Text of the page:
UK public sector caterers have pledged to cut 9 million kilograms of meat from school, university, care home, and hospital menus each year.
Public sector caterers serve billions of meals each year, reaching a quarter of the population The Guardian reports.
The reduction—20 percent of the meat currently served—is a bid to reduce the groups’ carbon footprints. According to the Food and Agriculture Organization of the UN, animal agriculture accounts for 14.5 percent of human-caused greenhouse gas emissions.
Last October, more than 60 scientists penned a letter to world governments. They called on schools and hospitals to serve fewer animal products for the environment.
“Eating less meat and dairy in our growing cities is a way to address the climate emergency. Cities can play a crucial role in helping citizens to reduce their consumption of livestock products, and to enable the changes necessary to meet ambitious climate change targets,” said Professor Pete Smith from the University of Aberdeen, who spearheaded the letter.
Cutting Meat and Dairy for the Environment
Last January, the UK Committee on Climate Change recommended that the population cut meat and dairy consumption by 20 percent. According to the committee, this would help the UK cut its emissions to net-zero by 2050.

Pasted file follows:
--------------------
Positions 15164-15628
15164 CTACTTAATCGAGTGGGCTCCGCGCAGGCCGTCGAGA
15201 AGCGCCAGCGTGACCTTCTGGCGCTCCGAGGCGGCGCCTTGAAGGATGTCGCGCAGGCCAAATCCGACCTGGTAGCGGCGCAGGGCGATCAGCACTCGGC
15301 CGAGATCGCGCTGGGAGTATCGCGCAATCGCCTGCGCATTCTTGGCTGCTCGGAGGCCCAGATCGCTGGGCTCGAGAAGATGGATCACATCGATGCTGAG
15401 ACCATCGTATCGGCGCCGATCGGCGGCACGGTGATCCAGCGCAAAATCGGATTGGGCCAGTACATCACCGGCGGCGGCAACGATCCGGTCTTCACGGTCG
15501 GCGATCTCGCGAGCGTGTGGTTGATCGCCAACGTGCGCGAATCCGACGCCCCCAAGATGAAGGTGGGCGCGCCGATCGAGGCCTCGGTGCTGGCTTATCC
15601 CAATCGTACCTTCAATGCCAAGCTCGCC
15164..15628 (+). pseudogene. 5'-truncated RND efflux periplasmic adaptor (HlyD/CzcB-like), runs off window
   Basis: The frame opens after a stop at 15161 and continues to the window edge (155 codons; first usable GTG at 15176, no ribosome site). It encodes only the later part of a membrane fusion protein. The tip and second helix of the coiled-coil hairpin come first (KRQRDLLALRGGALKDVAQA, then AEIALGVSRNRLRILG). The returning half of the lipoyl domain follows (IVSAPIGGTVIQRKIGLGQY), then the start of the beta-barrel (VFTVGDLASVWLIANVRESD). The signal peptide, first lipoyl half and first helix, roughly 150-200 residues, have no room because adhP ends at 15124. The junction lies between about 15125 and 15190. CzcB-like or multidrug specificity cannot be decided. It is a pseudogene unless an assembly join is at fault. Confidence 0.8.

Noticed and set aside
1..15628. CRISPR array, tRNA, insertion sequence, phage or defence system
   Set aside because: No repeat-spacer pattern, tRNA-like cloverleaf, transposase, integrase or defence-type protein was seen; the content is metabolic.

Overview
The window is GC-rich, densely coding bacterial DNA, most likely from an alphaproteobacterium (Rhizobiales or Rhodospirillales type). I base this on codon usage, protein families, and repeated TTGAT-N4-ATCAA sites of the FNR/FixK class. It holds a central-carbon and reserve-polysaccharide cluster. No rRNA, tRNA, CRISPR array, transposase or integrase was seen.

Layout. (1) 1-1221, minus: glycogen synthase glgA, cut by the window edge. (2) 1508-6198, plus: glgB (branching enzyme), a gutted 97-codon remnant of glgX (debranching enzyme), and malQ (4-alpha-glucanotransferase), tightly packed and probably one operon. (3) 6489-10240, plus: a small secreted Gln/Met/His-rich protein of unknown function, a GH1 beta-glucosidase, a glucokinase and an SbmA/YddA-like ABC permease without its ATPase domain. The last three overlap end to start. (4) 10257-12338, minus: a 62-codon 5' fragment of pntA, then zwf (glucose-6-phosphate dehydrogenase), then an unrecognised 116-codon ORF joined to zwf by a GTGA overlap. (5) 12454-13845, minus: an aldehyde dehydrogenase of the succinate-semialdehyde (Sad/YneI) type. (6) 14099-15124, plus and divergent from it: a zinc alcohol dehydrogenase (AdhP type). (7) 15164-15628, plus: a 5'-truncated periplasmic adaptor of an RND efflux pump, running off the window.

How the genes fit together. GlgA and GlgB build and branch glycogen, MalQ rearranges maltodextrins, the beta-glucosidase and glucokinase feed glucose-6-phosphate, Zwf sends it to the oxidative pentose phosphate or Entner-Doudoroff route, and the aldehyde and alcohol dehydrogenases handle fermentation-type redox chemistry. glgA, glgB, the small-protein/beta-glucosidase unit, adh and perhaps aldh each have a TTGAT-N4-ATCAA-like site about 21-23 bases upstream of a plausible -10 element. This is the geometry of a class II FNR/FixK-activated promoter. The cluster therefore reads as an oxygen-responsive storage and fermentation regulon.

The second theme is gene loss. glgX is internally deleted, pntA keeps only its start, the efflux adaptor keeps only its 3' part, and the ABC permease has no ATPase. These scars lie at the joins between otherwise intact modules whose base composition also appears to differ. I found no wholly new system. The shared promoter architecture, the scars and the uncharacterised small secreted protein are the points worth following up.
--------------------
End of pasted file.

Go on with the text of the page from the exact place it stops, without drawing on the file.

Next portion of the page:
The #20percentlessmeat pledge was then launched in the trade magazine Public Sector Catering.
“It represents a bold move, because it is not being mandated. It would have been much easier to sit back and wait until they were either prompted or forced into action like this by government,” said David Foad, editor-in-chief of the magazine.
Foad added that the reduction saves the equivalent of 45,000 cows or 16 million chickens.
“The huge range of people we feed every day means we can influence the diet of the nation. I, for one, don’t want to be known as part of the generation that could have acted, even in a small way, but did nothing,” said Andy Jones, chair of the PSC100 group of caterers and suppliers.
Craig Smith, chair of the Hospital Caterers Association, added that clients are already requesting more plant-based food.
Some UK schools are already reducing meat for health and the planet. Last January, 180 primary schools across Leeds adopted meatless meals twice a week.